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New Blog Post by Emily Braun – March 14th, 2018

What’s the point? You’re on a page reading stories of people just like you; people always recovering, overcoming, and praying just like you. What’s the point of reading these if it just makes you think of your tough times—that you may be deemed crazy or different by the harsh world. Well, what’s the point of reading a book if you never learn a lesson? What’s the point of turning the page if there’s nothing left on the other side? What’s the point of moving on if you know every chapter is going to end?

Well I say, do it because one day your story is going to be someone else’s history lesson. You started, you grew, you struggled, you healed, you lived, you remembered, and you can always look back and smile at all that you’ve accomplished. But someone else is going to pick up your book and smile at all the love, lessons, and even losses it has to give.

Mind you, I’m about to share a short tale of my struggle, but it’s only a chapter in my life—my low will never be the whole novel. My mental illness will never consume me, and mental illness should not be consumed in an essence of negativity that so many have portrayed.

To clear some things up, I hate reading actual books, but I love getting to know people. I look at every person on this planet as a book—each filled with vibrant chapters of trial and triumph, lessons to be learned and told, and visions to be painted. The point of you reading right now is to know that you aren’t alone with the obstacles of anxiety, depression, bipolar disorder, multiple personality disorder, or any case you may have.

The main idea is learning and growing. The theme is faith. So, let me get to the chapter of my life where things started downhill, but this isn’t my story—my life—isn’t over.

My name is Emily Braun. I am a young lady from Wheeling, West Virginia with big dreams and bright eyes just like the next person. These dreams got put on hold and my eyes sagged, wet with tears of trauma when I obtained my fourth concussion in 2016, after receiving two in 2015 and one in 2012. My 2015 concussions sent me through three months of distress and depression. My parents said they didn’t even see their own daughter anymore. I was scared to eat, thinking I’d gain weight and deeply depressed due to the major change in pace and absence of sports.

By the time I was released from the concussions, I had developed a full eating disorder. My body became extremely weak and activities were challenging, but I still saw a “big girl” in the mirror. My realization period was when a softball coach put his hand on my shoulder one day, looked me in the eye and said, “You aren’t well, are you?” I didn’t think my weight loss was that apparent and unhealthy looking.

The next step was therapy and a nutritionist. The summer of 2016 lead to another concussion. I felt as his I was cursed or something, acquiring all of these injuries. It was decided softball was too risky anymore and I had played my last games as the doctors ordered me to cut out at least one sport. After a few days off I thought my head was good to go for volleyball season. I was still weak from lack of weight and nutrition, neck trauma was diagnosed, and headaches had made there way into my life again, but this time they didn’t go away. Volleyball season that year was scary and challenging to keep up. It would have to exit my life too. I knew my career as an athlete was coming to an end and stress to eat was at a high, along with pain.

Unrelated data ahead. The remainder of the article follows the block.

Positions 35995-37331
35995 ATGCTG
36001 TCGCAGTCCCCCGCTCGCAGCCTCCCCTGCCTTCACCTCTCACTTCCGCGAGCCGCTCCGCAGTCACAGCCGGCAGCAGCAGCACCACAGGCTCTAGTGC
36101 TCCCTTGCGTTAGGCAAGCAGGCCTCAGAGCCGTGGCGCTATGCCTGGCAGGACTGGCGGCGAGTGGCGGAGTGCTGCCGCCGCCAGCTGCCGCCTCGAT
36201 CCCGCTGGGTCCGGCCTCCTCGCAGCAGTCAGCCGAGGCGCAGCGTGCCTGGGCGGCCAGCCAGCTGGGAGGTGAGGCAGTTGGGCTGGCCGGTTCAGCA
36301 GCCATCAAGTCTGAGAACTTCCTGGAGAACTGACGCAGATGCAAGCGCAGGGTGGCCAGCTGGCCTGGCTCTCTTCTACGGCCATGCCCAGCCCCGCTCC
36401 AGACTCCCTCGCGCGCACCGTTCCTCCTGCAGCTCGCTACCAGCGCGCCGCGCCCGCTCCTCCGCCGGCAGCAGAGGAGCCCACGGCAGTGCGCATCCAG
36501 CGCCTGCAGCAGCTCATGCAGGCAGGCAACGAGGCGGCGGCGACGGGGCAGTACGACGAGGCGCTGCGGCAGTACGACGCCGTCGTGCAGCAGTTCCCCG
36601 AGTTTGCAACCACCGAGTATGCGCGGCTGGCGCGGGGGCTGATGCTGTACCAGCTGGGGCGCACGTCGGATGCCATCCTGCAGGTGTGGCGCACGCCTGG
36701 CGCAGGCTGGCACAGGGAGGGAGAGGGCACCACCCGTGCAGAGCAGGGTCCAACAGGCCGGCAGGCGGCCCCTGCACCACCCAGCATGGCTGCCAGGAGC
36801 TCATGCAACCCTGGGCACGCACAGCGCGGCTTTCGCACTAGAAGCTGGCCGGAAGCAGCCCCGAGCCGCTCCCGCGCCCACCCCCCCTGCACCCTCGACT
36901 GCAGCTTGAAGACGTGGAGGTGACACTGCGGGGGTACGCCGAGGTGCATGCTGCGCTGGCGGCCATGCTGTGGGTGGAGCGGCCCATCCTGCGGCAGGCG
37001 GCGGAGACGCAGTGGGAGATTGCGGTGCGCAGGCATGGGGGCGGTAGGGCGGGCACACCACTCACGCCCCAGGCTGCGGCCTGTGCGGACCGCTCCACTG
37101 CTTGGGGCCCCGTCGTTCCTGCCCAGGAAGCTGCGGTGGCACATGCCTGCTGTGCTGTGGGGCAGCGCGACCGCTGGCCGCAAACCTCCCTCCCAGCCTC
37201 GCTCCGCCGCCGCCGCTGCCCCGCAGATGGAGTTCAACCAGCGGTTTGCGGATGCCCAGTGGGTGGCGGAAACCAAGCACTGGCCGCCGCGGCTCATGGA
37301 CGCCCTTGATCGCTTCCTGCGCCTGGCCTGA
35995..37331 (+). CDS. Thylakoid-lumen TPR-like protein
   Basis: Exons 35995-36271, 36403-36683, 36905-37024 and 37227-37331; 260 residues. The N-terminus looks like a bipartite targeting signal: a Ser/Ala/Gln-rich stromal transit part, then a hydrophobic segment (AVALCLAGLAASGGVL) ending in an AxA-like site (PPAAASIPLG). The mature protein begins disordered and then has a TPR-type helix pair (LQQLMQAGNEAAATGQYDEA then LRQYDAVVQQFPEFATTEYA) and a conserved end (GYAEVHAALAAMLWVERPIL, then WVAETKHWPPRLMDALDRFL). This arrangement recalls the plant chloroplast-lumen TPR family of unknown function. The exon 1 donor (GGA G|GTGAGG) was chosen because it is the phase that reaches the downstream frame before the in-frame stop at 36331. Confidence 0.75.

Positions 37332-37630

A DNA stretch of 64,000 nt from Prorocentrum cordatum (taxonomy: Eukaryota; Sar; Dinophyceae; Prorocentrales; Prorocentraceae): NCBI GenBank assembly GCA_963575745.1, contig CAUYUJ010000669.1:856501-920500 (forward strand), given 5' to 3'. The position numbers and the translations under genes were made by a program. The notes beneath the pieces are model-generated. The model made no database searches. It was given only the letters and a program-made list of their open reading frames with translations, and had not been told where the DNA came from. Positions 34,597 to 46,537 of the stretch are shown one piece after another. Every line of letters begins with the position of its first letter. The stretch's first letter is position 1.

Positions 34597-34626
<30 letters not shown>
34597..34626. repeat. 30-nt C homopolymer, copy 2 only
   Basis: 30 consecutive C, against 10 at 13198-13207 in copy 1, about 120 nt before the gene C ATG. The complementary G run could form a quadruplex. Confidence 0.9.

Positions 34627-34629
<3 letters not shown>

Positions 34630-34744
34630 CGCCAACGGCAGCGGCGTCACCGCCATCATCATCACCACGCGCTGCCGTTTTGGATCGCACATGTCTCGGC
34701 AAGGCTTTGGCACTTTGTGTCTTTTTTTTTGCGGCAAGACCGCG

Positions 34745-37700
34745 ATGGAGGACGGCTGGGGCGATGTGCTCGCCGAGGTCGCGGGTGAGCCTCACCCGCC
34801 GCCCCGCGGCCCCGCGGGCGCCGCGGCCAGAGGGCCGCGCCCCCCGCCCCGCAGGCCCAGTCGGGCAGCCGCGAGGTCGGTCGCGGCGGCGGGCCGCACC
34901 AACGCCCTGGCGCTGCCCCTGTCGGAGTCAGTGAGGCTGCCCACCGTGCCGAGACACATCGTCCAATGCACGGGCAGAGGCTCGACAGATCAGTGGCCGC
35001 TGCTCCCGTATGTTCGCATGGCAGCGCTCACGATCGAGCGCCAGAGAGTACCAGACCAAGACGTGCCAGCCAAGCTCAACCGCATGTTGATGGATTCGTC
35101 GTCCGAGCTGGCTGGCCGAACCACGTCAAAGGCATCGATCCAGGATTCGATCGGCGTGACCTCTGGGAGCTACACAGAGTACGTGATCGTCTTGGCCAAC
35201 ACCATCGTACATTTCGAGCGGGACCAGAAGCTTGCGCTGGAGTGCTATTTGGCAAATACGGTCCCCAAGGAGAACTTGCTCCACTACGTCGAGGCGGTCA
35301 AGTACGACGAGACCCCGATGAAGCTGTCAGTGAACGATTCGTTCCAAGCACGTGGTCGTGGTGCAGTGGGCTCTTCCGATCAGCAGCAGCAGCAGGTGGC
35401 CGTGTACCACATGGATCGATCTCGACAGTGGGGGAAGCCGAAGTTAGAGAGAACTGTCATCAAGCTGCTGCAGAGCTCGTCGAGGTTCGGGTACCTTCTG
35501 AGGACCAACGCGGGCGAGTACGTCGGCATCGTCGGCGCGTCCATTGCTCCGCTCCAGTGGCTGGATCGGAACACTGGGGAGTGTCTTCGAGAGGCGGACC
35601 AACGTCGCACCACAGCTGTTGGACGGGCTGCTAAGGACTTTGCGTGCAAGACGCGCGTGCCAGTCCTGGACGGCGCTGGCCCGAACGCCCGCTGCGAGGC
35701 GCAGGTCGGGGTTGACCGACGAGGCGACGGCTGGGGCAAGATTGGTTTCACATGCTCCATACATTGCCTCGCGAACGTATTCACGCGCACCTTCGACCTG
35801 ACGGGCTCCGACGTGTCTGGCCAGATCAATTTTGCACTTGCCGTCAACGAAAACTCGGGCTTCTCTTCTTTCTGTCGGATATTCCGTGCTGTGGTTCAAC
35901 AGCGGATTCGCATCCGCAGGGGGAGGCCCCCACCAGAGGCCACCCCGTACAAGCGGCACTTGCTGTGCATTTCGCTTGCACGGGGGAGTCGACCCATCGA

I slipped into a depressive state and that’s when the first medicine came along. Prozac, to Lexapro, to Cymbalta, and by now it was the summer of 2017 and I was worse than ever. I went through vicious spells of screaming and crying while rolling on the floor and pounding walls. I hated my body and my life style, and I was having daily headaches. I lost belief in God and hope for recovery and I was ready to end my life.

A last- straw fit nudged my therapist to call a family meeting and I’d be taken to the Western Psychiatric Unit of Pittsburgh. Walking through a metal detector and knowing the world would think I’m crazy was a wakeup call. “I am Emily Braun,” I thought. “I was a straight “A” student with the biggest smiles, kindest heart, and an idol to many. I didn’t belong here. This isn’t me.”

Luckily, the hospital didn’t keep me, but I was scared out of my mind and wanted to do something to initiate recovery. The next week, I walked into The Experience Church and found God again. I truly believe that if it wasn’t for the realization the weekend before and walking into that church that day, I wouldn’t be here to type this.

Today I’ve been struggling with a daily headache for the past two years, have diagnosed PTSD from sports, anxiety, and depression, but I am in control. Some days I feel like giving up, but I’m much farther along and hopeful than I was in the summer of 2017.

There are plenty more chapters of my life to come and I’d love to hear some of yours, but remember, it takes the worst to create the best. So, I hope you get the point of reading, listening, and sharing—you are not alone. Your story isn’t over!

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